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Negro Emancipation page 4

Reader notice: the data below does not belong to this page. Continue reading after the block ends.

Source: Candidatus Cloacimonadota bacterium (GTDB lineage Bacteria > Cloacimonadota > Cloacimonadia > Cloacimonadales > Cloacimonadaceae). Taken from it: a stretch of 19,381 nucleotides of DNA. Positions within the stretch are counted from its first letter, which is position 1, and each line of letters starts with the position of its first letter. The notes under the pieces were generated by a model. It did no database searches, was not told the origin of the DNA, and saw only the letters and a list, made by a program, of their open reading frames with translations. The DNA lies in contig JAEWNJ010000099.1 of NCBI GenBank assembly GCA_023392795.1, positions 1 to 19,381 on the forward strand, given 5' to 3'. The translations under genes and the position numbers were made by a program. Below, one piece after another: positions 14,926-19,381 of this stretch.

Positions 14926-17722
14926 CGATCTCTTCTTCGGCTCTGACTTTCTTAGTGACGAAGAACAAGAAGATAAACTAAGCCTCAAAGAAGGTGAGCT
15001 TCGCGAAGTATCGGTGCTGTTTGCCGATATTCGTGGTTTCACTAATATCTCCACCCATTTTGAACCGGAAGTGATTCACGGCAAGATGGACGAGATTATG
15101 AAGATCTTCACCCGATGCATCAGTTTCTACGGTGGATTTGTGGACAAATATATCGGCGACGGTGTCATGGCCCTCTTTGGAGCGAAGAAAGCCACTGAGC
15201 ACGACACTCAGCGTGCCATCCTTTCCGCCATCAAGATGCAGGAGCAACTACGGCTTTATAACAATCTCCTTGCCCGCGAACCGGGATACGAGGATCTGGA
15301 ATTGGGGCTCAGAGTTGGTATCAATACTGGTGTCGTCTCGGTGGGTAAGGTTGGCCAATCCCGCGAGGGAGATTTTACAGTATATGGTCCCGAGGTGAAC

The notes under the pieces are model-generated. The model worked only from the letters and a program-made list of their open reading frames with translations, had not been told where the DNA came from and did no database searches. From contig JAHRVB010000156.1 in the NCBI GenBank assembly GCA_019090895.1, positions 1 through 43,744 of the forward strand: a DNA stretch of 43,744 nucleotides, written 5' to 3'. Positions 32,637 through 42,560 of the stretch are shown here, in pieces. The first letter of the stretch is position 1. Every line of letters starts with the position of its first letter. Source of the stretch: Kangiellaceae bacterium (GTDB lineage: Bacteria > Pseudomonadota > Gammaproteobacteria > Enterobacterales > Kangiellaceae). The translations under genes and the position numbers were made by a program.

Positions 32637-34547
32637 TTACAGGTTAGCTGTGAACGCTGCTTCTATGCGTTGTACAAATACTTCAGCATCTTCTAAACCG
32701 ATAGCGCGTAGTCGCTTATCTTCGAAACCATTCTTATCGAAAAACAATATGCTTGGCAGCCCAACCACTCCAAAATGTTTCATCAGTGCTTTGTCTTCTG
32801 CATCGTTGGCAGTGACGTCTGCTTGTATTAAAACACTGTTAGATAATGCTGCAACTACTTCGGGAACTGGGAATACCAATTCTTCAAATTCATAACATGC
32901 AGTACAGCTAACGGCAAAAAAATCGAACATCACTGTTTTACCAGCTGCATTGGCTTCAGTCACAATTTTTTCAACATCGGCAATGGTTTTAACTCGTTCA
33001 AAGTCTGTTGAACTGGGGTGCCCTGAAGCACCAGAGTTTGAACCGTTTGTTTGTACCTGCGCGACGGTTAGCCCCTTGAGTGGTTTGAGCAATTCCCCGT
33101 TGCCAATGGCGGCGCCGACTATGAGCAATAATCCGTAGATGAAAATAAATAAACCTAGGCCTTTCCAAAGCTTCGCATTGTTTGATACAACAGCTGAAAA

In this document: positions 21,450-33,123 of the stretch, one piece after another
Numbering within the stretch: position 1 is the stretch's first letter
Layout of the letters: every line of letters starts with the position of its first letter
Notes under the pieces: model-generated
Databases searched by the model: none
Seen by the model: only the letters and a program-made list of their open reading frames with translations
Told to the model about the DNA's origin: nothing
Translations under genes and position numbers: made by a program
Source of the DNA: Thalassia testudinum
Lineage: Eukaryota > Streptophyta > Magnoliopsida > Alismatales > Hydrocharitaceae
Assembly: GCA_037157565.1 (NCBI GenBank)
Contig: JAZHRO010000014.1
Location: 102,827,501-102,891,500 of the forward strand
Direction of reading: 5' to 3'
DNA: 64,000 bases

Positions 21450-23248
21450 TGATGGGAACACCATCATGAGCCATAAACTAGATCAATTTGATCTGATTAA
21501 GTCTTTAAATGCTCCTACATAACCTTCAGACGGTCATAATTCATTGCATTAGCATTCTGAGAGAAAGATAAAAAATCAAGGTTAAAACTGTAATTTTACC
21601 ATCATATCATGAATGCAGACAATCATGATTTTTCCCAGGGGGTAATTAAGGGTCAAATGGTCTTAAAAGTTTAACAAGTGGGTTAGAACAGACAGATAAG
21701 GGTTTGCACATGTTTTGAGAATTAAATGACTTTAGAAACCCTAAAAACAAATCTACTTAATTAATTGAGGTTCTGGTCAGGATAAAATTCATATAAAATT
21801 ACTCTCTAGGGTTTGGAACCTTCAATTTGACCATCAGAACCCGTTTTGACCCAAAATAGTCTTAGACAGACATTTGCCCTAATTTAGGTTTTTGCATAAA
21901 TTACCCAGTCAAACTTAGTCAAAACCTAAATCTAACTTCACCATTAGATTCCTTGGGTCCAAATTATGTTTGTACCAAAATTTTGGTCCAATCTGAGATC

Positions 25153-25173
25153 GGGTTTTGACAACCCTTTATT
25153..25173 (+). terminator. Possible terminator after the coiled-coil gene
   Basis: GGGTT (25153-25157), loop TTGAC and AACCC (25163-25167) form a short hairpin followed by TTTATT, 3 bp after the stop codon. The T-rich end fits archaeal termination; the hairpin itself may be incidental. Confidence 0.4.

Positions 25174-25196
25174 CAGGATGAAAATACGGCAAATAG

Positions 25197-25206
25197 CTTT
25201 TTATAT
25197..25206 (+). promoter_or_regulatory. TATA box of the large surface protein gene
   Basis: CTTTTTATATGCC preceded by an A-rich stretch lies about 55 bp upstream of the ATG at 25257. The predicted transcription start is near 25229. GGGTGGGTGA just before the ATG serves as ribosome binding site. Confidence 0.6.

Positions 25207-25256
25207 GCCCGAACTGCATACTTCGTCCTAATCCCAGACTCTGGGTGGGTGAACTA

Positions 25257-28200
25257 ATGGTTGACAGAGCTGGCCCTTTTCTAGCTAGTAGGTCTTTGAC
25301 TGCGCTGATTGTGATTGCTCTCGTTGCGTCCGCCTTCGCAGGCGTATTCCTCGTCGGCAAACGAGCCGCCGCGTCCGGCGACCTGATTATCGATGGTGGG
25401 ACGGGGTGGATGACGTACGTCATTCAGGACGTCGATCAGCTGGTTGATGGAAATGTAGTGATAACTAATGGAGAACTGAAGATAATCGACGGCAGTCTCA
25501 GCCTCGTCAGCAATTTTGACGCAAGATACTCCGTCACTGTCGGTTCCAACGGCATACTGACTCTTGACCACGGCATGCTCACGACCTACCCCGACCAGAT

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The performances of parliament in 1834 fell very short of what had been promised, and of what had been done in 1833. This had arisen from ministerial differences and changes, and also from the disposition of the house of peers to alter or reject measures sent to them from the reformed parliament. Among the measures rejected, or so altered that the commons could not agree to the amendments, were the bills for the removal of Jewish disabilities (thrown out by a majority of 130 against 38), for the admission of dissenters into the universities, for the prevention of bribery at elections, and for the regulation of coroners' courts. An important act was passed for the improvement of the administration of the criminal law in the metropolis. It extended the jurisdiction of the Old Bailey Court over a population which was then about 1,700,000, including parts of Middlesex, Surrey, Kent, and Essex. The Old Bailey sessions were to be held monthly, and oftener if necessary, for the transaction of the criminal business of the metropolis.

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